In our previous article, The big crypto rush – a few words about risk, we discussed the concept of volatility and risk for all securities, including for cryptocurrencies, and we looked at how to assess the overall portfolio risk.
What many crypto investors want to know is, what percentage of their investment portfolio should be invested in crypto?
The equivalent question to that is: How much can you tolerate to lose?
Advisors from around the globe suggest different percentages of investments in cryptocurrency to investors.
We argue that there is no percentage that works for everyone, because each investor is different and so is their portfolio.
If we look at this question from an investor’s perspective, we need first to consider: what are the goals of the investor, to accumulate wealth, buy a house, pay off a debt, retire safely etc.? All investments carry risks, so it’s imperative for any investor to first understand and map out their goals when it comes to investing and understand what their individual risk tolerance level is.
At the end of the day, what everyone wants is to get a good return while taking low or no risks. Almost impossible, one would say. But technology shows us that it is possible to at least consider thousands of scenarios at once and choose the one that gives you the best possible return for the lowest possible level of risk.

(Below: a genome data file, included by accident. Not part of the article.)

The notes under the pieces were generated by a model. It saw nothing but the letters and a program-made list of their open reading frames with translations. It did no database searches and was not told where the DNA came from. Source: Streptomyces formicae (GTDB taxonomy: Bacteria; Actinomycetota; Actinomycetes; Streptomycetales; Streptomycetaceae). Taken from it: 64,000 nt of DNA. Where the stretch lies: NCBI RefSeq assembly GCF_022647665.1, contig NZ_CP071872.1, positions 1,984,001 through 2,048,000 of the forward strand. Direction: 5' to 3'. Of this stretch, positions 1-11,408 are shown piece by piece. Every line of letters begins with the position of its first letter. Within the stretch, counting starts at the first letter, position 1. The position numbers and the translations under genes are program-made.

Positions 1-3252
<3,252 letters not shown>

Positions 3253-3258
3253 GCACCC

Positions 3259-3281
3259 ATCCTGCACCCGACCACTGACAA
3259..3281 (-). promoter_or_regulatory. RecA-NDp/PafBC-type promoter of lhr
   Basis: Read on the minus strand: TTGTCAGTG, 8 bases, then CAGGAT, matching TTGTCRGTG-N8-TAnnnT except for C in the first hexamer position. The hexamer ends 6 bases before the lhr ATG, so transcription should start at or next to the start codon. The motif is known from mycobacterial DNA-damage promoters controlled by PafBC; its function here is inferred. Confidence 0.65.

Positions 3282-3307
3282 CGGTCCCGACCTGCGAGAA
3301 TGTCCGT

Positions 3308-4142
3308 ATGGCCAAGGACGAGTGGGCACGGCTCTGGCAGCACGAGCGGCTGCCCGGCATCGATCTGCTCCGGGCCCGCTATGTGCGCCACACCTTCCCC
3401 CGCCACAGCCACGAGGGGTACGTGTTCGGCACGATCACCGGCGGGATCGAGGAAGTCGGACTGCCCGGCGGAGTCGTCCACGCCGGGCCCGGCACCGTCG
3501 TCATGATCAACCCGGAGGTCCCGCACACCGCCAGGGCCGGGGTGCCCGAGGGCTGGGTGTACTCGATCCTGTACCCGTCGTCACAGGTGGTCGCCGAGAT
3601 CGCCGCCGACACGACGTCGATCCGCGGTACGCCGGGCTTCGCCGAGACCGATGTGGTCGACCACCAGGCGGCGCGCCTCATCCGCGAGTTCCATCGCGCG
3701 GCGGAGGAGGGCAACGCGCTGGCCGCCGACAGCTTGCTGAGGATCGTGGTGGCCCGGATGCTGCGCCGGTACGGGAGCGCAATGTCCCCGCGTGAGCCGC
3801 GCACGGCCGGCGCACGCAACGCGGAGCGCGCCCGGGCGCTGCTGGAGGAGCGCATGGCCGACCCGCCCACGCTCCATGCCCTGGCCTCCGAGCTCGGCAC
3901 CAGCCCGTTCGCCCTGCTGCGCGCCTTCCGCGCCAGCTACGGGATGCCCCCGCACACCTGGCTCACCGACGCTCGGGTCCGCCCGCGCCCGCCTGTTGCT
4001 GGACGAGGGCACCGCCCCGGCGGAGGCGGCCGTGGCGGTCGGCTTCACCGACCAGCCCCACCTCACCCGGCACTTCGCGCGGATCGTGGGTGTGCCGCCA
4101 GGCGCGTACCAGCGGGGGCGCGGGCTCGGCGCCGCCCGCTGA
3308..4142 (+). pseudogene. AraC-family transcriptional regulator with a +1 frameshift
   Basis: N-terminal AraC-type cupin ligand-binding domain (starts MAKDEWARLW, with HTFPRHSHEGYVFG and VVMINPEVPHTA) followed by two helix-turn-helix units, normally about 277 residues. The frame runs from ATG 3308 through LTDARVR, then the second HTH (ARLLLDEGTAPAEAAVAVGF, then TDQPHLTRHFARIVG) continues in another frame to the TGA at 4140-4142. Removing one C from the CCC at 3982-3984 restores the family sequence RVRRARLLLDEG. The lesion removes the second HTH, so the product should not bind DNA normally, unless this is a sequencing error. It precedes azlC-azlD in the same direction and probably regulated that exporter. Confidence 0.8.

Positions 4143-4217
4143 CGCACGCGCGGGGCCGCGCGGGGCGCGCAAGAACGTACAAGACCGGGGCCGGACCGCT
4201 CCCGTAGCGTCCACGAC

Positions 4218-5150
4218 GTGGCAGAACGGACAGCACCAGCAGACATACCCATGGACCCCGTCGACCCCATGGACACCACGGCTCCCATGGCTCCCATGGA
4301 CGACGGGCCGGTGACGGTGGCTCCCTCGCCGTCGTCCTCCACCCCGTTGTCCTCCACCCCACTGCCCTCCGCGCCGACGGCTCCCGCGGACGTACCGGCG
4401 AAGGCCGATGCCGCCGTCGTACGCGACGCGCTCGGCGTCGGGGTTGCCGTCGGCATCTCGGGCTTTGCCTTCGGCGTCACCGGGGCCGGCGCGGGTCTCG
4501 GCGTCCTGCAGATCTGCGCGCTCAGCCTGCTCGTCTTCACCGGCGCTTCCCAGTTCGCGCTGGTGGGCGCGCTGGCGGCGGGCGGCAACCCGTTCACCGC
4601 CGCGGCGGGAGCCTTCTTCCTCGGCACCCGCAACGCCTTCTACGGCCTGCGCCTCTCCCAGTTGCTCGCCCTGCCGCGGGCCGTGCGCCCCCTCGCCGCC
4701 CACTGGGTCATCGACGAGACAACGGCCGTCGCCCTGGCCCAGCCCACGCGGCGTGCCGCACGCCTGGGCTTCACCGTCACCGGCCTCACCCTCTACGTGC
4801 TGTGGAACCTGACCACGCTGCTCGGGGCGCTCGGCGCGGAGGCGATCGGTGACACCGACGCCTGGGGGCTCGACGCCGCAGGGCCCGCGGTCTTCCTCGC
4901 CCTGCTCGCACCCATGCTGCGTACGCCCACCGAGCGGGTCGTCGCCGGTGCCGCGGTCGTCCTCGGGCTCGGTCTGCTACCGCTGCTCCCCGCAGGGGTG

Let’s look at an example:
We consider the same example we had in the previous article, that is, a portfolio of 6 investments (5 ASX stocks making up 90% of the portfolio and 1 cryptocurrency for the remaining 10%) as follows: CBA 20%, MAQ 20%, COL 20%, BHP 20%, WES 10% and BTC 10%.
If we run this portfolio in Diversiview, we get a 32% portfolio return and 100% risk, which places the portfolio somewhere in the middle of over 5000 other possibilities of combining the same securities (see Fig 1).
Fig1 Weight allocation for a random allocation in the example portfolio
As it can be seen, for a risk (volatility) of 100%, there are other, better positions that would give an expected return of 50% or so. Also, there are positions on the curve at the left that can achieve a return higher than 32% for a risk less than 100% – even better!
So, one question to answer is, how can we find the percentage of Bitcoin in this example that can give us the lowest risk?
To do this we can employ Diversiview Balancer and obtain the following allocation: CBA 10.81%, MAQ 1%, COL 3.88%, BHP 77.05%, WES 6.26% and BTC 1%. By reducing Bitcoin allocation to 1% and adjusting the other securities as well, we can obtain an expected return of 23% and a volatility of approx. 14%. While the return is reduced by 9%, the risk is also reduced dramatically by 86%.
The new portfolio position is the one at the most left position in the universe of possibilities, i.e. the one with the lowest risk (see Fig2).